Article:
1. Where you go to college and what you study matters.
People say it doesn’t matter in the long-run, but they completely skip over the fact that a recent graduate needs to first enter the workforce before they can even think about the long-run, not to mention the HUGE amount of debt everyone but the extremely wealthy and the extremely poor will amass. (Not $30K but more like $100K, but in my case $300K when you add graduate school.)

First, where you go to college…

If you want to be able to work in any state in the United States, you’ll need to go to a school that’s respected and known in every state in the United States. You will need to look at the university rankings on USNews, Forbes, etc. This becomes especially important if you want to work on Wall Street or in Consulting, or at any other well-known financial or business institution. If that is your goal, you’ll also want to stay away from getting a graduate degree from any school whose undergraduate program is not in the top 10, with some wiggle room given for the top 20, or top state schools since there is  bitterness towards people who go to top 10 schools and more recognition that the cost of college is ridiculous when compared to the returns. That will bring down your resume and remove opportunities that you could have probably had with just your undergraduate degree.

On the other hand, building off of the bitterness towards the top 10 schools, if you go to a top 10 school do not venture out of the major metropolitan areas. Outside of the major hubs, there is a preference for local candidates from community colleges or local state schools. This preference is very strong in places like Florida which is generally seen to have a weak educational system at all levels, and neither it’s state schools or private universities are highly ranked with the U.S. (In Latin America people will say MIT and FIU in the same sentence, but then people from MIT have no idea when an FIU is, but in Latin America, you get extra points just for attending school in the US.) So if you know you want to live in Florida, go to college in Florida. You must be sure you want to stay in Florida, because your chances of leaving Florida are slim. You can compare that to degrees from state schools in California, North Carolina, or Texas, which have more national regard.

Second, what you study…

Do not major in a qualitative area. People stay study what you enjoy, and follow your dreams. If your dream involves majoring in a qualitative area, go to whatever school you want, as long as you don’t have to take out any loans. The other option is going to law school, but you MUST go to law school. Do not do what I did and delay law school for a lackluster MA degree. If your focus is on law school, you’ll need to get into a top 25 school if you want to eventually work as a lawyer. You can go to a school not in the top 25, but you should NOT take out any loans to do so, because that would be a waste of money. Taking out loans for law school if you get into the top 25 is a safer bet. Yes, it is betting.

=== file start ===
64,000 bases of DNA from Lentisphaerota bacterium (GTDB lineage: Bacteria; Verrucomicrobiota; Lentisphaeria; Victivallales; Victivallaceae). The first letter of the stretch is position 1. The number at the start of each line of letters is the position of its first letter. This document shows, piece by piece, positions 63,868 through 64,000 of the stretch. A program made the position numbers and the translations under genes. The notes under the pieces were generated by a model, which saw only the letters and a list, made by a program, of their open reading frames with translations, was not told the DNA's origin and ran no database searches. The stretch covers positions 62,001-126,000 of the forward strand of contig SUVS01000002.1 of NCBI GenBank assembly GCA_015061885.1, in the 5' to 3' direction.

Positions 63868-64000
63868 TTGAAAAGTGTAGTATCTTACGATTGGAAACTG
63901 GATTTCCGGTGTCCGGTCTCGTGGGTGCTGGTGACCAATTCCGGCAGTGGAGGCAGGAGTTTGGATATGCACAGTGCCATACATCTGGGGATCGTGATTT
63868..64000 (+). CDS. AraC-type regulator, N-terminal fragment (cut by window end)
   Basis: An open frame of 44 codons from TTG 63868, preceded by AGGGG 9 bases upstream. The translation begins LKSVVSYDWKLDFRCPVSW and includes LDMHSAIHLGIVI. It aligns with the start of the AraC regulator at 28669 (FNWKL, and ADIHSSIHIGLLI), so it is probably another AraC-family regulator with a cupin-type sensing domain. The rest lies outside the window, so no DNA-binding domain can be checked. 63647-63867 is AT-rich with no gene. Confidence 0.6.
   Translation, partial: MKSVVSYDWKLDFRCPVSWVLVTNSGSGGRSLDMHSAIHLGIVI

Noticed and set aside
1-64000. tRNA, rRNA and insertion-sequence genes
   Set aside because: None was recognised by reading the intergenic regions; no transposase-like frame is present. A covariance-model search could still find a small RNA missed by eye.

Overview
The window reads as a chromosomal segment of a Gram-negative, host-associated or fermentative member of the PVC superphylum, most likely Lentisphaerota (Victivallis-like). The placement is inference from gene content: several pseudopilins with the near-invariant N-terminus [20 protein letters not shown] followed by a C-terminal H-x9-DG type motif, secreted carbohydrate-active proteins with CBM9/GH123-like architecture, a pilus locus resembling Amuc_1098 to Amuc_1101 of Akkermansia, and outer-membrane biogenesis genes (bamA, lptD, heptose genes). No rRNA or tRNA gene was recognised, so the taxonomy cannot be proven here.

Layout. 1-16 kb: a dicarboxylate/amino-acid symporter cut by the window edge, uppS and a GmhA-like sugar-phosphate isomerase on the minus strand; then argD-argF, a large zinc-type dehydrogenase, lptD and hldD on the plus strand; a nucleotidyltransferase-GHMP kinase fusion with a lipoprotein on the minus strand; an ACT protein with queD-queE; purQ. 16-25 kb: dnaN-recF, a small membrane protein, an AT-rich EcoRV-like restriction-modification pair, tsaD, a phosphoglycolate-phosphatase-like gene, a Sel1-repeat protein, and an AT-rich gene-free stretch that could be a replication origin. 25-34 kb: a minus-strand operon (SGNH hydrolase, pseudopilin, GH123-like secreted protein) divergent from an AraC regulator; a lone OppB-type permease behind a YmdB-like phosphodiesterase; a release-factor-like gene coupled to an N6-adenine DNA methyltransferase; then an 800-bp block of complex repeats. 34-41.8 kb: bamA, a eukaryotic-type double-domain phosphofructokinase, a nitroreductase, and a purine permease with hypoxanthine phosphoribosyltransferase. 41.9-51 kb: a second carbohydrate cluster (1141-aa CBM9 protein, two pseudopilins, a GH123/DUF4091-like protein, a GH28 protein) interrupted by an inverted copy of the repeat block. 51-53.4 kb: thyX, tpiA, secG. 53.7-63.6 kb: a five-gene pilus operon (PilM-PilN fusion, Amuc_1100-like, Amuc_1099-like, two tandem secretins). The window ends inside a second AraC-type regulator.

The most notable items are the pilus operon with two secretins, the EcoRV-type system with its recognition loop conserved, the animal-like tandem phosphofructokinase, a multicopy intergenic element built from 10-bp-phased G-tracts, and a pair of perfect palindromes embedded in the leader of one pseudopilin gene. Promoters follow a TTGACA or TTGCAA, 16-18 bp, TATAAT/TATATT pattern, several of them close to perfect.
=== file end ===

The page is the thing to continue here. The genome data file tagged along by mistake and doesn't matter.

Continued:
The place for your dreams in college, are the electives, minor courses, and you extracurricular activities. You also should not choose an “easy” major so you can get a good GPA. Your GPA matters, yes, but so does your major, not the courses, but your major.

So, major in a quantitative field, especially if you are a minority. Also, learn another language, but only one, so that people do not think you want to be a teacher or a translator. No one likes an overachiever. Top 10 schools generally do not offer a major in business, so if you are looking for national mobility, consider these majors: computer science, economics, engineering, biology, chemistry, physics, math, finance, or statistics. You can double major if you want, but having a double major alone is not something to brag about. Do not worry about studying abroad, nobody cares. If your foolish like me and want to live in south Florida or such similar places know for its low intellectual capital thinking that it might not be all that bad, look at the market. The locals are only going to understand what the locals know. Here, the market is tourism, real estate, business, and sales. Majoring in business, hospitality, real estate, or finance is your only option. Absolutely do NOT come to Florida or similar places with a non-standard degree, meaning, at my college, you could create your own degree. That’s not useful for Florida, as it will not be understood. Stick to the basics and what is easily understood.

2. You cannot make an investment with loans.

Going to college is not an investment in your future, it is a necessary evil and a business transition. A friend’s mother when to MIT and I am pretty sure she did not pay more then $11K for her education. Overall, I believe back then, it was a couple thousand per semester. (That’s an amazing ROI for the baby boomers.) She graduated MIT and her starting salary in an engineering role was $20K. (Notice the specific and clear major leading to the job that had the degree/major in the title.) Her starting salary was higher than the cost of her education. That is not going to happen today. I think MIT is about $50K/year, and the starting salary is probably not above $70K with 70K being generous. Total college tuition will always be higher than your starting salary. Accept it, and move on.

That being said, without a college degree, in most places, you will not even be able to be an administrative assistant. I say most places, because in south Florida, you can have a MA and work for some of the best companies in the country and be under-qualified for the role of administrative assistant. Then, in DC many interns are recent graduate school graduates.